It is well over a decade since the Phobians competed in the prestigious competition which they last won in 2000.And these crop of players, would be delighted to experience Champions League football on the continent.
The Phobians were confirmed as champions on the last but one game of the season following their 1-1 draw against Liberty Professionals.
The Ghanaian giants mastered the art of winning with style, verve and fervor. If their racking up of consecutive wins was sportingly illusory, the cheeky ease with which they dismantled opponents made them even more endearing. For the average football fan, the current Hearts of Oak team represented in totality what football should be all about, and how it should be played.
Indeed, the Phobians themselves have had some very good teams in the past – like the one that won the Ghana Premier League with a record 78 points, or even the group that went unbeaten in the 2003 league season. However, Cecil Jones Attuquayefio's class of 2000 was on a totally different level. For they remain the greatest of all.
Bolstered by a squad of depth and immense quality, Hearts made light work of every opponent, both domestically and on the continent, as the romped to the league, FA Cup and CAF Champions League titles. Nicknamed the 64 Battalion, this Hearts team had it all. They were a team of talent and eminence, fighters and leaders, brawns and brains.
Hearts' unprecedented treble success, though, came largely thanks to the influence and genius of Cecil Jones Attuquayefio. For if this winning machine of a team was the gold, Attuquayefio was the skilled miner who oversaw its digging and refinery.
When the gentle, bald-headed Attuquayefio was appointed coach of Hearts in 1998, his main task was to transform the team into one capable of competing on the continent. Despite being the most successful side in the county, it was somewhat embarrassing that the Accra giants had not won any African title in their 87-year history.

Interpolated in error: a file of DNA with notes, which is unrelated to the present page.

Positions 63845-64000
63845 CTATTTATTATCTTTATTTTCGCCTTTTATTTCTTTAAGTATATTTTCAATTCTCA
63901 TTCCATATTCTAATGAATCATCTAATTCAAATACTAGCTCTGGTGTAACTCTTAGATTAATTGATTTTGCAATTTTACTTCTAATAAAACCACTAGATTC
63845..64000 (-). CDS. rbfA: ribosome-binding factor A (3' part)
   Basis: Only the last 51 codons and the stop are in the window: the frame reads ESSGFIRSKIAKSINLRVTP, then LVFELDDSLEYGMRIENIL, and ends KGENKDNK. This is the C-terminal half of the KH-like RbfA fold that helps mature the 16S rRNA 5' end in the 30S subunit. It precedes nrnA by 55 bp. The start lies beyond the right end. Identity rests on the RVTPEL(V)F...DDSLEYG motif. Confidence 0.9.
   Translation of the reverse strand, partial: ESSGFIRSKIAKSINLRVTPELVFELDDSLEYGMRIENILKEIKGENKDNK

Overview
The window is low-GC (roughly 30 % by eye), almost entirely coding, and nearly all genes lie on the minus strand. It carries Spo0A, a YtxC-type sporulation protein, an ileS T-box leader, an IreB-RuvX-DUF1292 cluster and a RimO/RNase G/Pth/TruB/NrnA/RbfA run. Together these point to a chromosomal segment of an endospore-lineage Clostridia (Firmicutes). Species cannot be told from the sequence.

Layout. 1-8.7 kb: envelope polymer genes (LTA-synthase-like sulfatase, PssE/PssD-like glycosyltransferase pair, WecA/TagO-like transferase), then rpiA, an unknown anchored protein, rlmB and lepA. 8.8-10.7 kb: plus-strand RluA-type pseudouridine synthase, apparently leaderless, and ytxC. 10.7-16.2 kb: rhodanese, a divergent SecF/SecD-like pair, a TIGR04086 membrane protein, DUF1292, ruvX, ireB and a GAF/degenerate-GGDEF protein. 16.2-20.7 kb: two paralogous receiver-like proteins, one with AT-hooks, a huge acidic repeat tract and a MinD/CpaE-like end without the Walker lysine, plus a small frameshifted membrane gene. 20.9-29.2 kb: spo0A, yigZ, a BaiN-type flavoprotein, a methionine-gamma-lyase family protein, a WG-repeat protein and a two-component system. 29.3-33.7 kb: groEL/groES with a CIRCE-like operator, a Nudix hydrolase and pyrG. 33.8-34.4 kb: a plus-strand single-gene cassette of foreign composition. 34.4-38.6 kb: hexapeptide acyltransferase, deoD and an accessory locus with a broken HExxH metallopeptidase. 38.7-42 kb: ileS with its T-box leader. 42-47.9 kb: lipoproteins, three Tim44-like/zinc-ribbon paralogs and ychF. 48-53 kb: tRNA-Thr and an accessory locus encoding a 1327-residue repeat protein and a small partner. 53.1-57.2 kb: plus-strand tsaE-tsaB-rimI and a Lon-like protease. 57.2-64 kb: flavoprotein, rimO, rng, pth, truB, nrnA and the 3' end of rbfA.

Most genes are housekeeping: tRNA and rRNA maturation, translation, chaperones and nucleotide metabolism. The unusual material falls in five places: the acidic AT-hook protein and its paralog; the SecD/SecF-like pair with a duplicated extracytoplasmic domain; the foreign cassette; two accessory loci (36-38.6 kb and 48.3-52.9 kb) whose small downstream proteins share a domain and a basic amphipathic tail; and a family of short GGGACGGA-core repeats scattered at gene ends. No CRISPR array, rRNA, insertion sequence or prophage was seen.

Attuquayefio would, however, go on to lead the club to the most successful spell in its history. He had achieved commendable feats with Great Olympics, Okwawu United, Stade Abidjan and Ghana's under-17 side, but the pinnacle of his coaching career was now about to unfold.
A club of great history, Hearts were by far the best Ghanaian side from the 1950s through to the 1980s. However, a massive power shift saw them overtaken by their rivals at the turn of the 90s. The Phobians had won 11 league trophies and six FA Cup titles before 1990, but the following years weren't as generous. A series of underwhelming results, coupled with a six-year league drought, left the club in a damning situation. Despondent fans, an aged squad and a lack of technical direction meant the turmoil at Hearts was fast approaching a crisis.
In 1995, the Hearts hierarchy made its first contact with Attuquayefio, having identified him as the right man to overturn the club's fortunes. They desperately wanted him to replace Petre Gavrila, who had just been sacked for failing to return the Phobians to the glory days. Gavrila had been in charge from 1991 – winning just one FA Cup – but the Romanian's failure to bring major silverware proved to be his undoing. His departure looked to have cleared the way for Attuquayefio to step in, until the 51-year-old's past scuppered the move.
The Phobians started that season like an angry Mother Confessor, 'confessing' every opponent before them. They ruthlessly dominated and battered opposition sides into submission. Hearts won each of their first seven games of the 2000 league season, including a 4-0 rout of bitter rivals Asante Kotoko. Their winning run was finally halted on matchday eight when they drew 1-1 at Power FC.
The 64 Battalion, however, went unbeaten in the first round of the league, winning 14 out of 15 games, scoring an impressive 39 goals, conceding just eight. The league was virtually won at this point, with Goldfields trailing by 16 points in second-place and Kotoko further behind by a whopping 18 points.
Although a rotational Hearts team was underperforming in the league, the story was totally different in the cup competitions. Attuquayefio and the 64 Battalion recorded narrow wins over Hasaacas, BA United and Dawu Youngsters, to set up an exciting final in the FA Cup against Okwawu United.
In Africa, too, Hearts were crashing all before them. They defeated Guinea's AC Haroya and DC Motema Pembe from DR Congo to qualify for the group stages of the Champions League. Paired in Group B with Lobi Stars, Jeanne d'Arc and Egyptian giants Al Ahly, the Phobians finally navigated their way to the final of the Champions League. And they did it in style: Hearts were unbeaten in the group, securing 14 from 18 points, scoring 12 goals and conceding just five.
With this, they set up a mouthwatering final against Tunisian heavyweights Esperance. With two crucial finals to come in the space of 28 days, there couldn't have been a better moment for Attuquayefio and his charges to finally write their names in gold. On 19 November, Hearts won a second successive double under Attuquayefio, recording a hard-fought 2-0 win over Okwawu United in the FA Cup final, Addo and Osei Kuffour getting the goals.
Accra Hearts of Oak remains the only football club in West Africa to have won a Continental Treble.
(A level 300 student, GIJ)
Source: Andrews Adunkwah.
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